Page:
Nvidia demos cloud based rendering to create high quality streamed AR experiences

WHY THIS MATTERS IN BRIEF

Rendering high quality AR and VR experiences is compute intensive, but by using cloud based rendering now anyone can enjoy high quality content irrespective of their device.

 

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Your smartphone might be a supercomputer by 1970’s standards, but when it comes to being able to render high end graphics,  Augmented Reality (AR), or even full on immersive Virtual Reality (VR) worlds, it still has a long way to go, so this week  at MWC Los Angeles Nvidia CEO Jensen Huang demonstrated the company’s new CloudXR platform which can stream cloud-rendered AR and VR content over 5G connections – a move that ultimately means that being able to render hi quality content is no longer reliant on the computing power in your device or smartphone.

 

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In short they used massive computing power in the cloud and combined it with super-fast 5G networks so that you can experience high quality content and your phone won’t have to do the grunt work. And increasingly in the future this is how apps and experiences, including everything from VR worlds and procedural content, content such as games and eventually movies whose storylines and content are rendered in real time, will be delivered.

 

See the tech in action

 

Built to support SteamVR and OpenVR content out of the box, Nvidia says it will release a CloudXR SDK to enable companies to offer AR and VR content from the cloud by the end of the year.

 

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In their case Nvidia wants to leverage GPU-based cloud infrastructure “to allow businesses to render high-end AR and VR visuals remotely and deliver them to customers over 5G.” The idea is to remove VR’s high-end hardware barrier by rendering the visuals in the cloud and streaming them to a host device which itself doesn’t need particularly beefy or expensive hardware. Nvidia already offers a very similar service called GeForce Now, but it’s for traditional games rather than VR.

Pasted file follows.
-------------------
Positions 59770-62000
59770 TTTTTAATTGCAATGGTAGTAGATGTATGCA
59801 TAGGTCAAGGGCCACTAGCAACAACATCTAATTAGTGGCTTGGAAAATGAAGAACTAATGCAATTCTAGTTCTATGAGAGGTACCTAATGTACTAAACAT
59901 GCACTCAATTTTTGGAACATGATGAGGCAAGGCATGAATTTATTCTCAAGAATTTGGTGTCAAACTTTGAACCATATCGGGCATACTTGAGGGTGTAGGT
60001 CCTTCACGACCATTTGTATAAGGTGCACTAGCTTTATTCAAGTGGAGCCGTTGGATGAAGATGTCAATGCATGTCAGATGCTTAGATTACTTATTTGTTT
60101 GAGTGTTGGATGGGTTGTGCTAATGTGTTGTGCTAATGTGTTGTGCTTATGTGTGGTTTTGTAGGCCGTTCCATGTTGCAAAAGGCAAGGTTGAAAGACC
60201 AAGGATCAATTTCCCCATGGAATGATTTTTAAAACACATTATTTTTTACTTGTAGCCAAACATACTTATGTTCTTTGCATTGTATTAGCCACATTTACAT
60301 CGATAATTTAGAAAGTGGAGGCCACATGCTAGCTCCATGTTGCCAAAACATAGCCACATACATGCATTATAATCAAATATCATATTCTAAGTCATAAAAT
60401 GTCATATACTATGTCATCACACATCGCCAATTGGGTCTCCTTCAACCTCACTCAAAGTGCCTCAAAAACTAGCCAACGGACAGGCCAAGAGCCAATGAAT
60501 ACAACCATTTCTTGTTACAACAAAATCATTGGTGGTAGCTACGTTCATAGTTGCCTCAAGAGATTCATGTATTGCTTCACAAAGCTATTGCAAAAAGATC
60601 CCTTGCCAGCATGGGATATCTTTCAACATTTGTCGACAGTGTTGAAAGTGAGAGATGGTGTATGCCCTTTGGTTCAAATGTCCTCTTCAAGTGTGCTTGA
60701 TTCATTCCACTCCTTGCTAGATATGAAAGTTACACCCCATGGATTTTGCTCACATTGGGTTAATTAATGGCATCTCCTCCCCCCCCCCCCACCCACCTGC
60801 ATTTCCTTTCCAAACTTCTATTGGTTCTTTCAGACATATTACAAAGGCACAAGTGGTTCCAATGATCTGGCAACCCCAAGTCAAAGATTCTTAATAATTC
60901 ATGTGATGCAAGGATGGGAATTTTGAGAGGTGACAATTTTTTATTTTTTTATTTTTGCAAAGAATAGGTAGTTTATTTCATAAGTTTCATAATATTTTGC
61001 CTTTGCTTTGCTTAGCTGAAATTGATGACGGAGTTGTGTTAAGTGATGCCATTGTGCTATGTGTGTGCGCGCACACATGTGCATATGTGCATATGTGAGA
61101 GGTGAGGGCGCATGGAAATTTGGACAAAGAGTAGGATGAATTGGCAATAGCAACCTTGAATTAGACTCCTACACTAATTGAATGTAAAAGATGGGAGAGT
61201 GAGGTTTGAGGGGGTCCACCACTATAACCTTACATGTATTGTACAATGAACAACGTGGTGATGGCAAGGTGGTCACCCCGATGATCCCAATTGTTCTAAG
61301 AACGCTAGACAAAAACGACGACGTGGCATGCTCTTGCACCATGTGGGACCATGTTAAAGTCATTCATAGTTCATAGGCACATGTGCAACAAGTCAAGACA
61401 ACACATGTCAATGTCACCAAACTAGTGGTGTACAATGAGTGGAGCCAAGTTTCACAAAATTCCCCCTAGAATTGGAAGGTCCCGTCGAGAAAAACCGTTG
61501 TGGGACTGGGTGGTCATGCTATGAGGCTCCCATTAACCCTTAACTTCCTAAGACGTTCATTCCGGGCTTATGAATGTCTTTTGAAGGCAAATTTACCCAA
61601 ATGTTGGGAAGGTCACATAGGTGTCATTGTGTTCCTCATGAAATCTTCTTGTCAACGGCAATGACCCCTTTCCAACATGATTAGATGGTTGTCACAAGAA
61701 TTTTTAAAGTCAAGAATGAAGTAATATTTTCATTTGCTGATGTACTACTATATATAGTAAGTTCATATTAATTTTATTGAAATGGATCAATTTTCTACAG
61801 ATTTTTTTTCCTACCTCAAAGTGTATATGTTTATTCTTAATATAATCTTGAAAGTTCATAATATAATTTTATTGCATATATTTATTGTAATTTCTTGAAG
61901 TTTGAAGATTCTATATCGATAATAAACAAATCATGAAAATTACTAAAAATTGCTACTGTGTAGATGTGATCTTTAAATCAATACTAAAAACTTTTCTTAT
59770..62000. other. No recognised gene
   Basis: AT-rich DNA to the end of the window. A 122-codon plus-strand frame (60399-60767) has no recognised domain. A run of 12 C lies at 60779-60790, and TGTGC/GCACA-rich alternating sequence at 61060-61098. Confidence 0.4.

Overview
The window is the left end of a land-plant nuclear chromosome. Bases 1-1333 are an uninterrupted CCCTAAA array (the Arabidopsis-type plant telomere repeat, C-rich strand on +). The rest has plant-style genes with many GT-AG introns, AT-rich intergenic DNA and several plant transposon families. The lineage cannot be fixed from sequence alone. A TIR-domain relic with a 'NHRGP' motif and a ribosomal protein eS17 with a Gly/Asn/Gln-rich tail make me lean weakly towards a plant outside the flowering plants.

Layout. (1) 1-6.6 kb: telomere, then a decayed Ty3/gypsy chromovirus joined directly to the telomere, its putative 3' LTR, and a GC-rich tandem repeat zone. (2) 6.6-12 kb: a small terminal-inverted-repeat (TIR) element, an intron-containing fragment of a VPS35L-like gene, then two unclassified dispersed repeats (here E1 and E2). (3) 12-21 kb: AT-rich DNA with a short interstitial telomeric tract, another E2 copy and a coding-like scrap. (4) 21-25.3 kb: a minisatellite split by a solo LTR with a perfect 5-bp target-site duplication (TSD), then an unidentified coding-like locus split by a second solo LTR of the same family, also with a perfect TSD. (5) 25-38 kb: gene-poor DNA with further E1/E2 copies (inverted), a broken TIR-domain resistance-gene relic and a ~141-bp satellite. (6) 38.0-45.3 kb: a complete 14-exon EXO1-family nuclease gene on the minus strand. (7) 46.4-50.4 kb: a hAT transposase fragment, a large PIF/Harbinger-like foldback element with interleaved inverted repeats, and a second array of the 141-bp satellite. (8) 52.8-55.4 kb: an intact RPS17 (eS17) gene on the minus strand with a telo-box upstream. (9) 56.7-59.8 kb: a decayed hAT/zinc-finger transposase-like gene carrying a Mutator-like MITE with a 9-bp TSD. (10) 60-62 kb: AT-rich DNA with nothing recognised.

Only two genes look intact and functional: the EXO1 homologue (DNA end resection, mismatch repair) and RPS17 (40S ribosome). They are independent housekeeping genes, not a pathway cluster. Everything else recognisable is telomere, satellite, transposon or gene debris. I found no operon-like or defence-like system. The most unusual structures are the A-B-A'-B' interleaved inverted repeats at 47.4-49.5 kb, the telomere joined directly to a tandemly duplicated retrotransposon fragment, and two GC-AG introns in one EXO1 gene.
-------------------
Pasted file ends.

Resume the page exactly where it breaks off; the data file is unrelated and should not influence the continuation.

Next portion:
Now the company says it has developed a cloud-rendering pipeline, specifically supporting SteamVR and OpenVR content, which the company is calling CloudXR. Rather than offer this service directly to customers, as they do with GeForce Now, Nvidia is positioning CloudXR as a set of tools which other businesses can use to bring AR and VR streaming to their customers. This approach makes sense because one of the key pieces to this puzzle is a 5G network because of their low latencies and Nvidia hopes that carriers, like T-Mobile in the US, who are building out 5G networks will want to offer CloudXR streaming as a way to attract customers to their networks.

 

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Huang then went on to show off a demo of the new CloudXR tech by rendering a high fidelity 3D model of a car on stage, and as you can see from the video it’s impressive. And as for what this means in the future, well, at a minimum it means that your smartphone no longer has to be the latest or greatest super-sized or super-specked device in order to let you enjoy the latest cutting edge content – and that’s just one of many game changers.

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